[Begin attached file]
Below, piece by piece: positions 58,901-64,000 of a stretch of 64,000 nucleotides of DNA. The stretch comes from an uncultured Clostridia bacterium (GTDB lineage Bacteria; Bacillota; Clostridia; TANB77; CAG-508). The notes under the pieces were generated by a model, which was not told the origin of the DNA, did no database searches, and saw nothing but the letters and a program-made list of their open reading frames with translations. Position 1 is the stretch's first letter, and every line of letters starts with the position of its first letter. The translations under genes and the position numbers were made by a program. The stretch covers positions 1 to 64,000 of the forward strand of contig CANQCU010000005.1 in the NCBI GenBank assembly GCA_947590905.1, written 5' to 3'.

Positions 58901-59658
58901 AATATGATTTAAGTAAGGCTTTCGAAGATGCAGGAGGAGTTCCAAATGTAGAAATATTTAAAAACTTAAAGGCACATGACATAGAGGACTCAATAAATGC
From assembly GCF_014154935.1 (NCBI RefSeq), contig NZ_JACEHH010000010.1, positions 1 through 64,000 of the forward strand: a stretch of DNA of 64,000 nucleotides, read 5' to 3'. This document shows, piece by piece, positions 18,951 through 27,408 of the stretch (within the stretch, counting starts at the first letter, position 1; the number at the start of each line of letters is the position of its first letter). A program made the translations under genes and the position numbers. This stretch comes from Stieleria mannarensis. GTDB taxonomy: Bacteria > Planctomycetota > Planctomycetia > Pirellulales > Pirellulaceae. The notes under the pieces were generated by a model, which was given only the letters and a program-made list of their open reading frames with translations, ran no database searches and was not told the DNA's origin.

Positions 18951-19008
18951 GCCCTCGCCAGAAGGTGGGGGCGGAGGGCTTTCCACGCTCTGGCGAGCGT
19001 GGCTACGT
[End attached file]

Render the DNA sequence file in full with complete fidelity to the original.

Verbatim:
Below, piece by piece: positions 58,901-64,000 of a stretch of 64,000 nucleotides of DNA. The stretch comes from an uncultured Clostridia bacterium (GTDB lineage Bacteria; Bacillota; Clostridia; TANB77; CAG-508). The notes under the pieces were generated by a model, which was not told the origin of the DNA, did no database searches, and saw nothing but the letters and a program-made list of their open reading frames with translations. Position 1 is the stretch's first letter, and every line of letters starts with the position of its first letter. The translations under genes and the position numbers were made by a program. The stretch covers positions 1 to 64,000 of the forward strand of contig CANQCU010000005.1 in the NCBI GenBank assembly GCA_947590905.1, written 5' to 3'.

Positions 58901-59658
58901 AATATGATTTAAGTAAGGCTTTCGAAGATGCAGGAGGAGTTCCAAATGTAGAAATATTTAAAAACTTAAAGGCACATGACATAGAGGACTCAATAAATGC
From assembly GCF_014154935.1 (NCBI RefSeq), contig NZ_JACEHH010000010.1, positions 1 through 64,000 of the forward strand: a stretch of DNA of 64,000 nucleotides, read 5' to 3'. This document shows, piece by piece, positions 18,951 through 27,408 of the stretch (within the stretch, counting starts at the first letter, position 1; the number at the start of each line of letters is the position of its first letter). A program made the translations under genes and the position numbers. This stretch comes from Stieleria mannarensis. GTDB taxonomy: Bacteria > Planctomycetota > Planctomycetia > Pirellulales > Pirellulaceae. The notes under the pieces were generated by a model, which was given only the letters and a program-made list of their open reading frames with translations, ran no database searches and was not told the DNA's origin.

Positions 18951-19008
18951 GCCCTCGCCAGAAGGTGGGGGCGGAGGGCTTTCCACGCTCTGGCGAGCGT
19001 GGCTACGT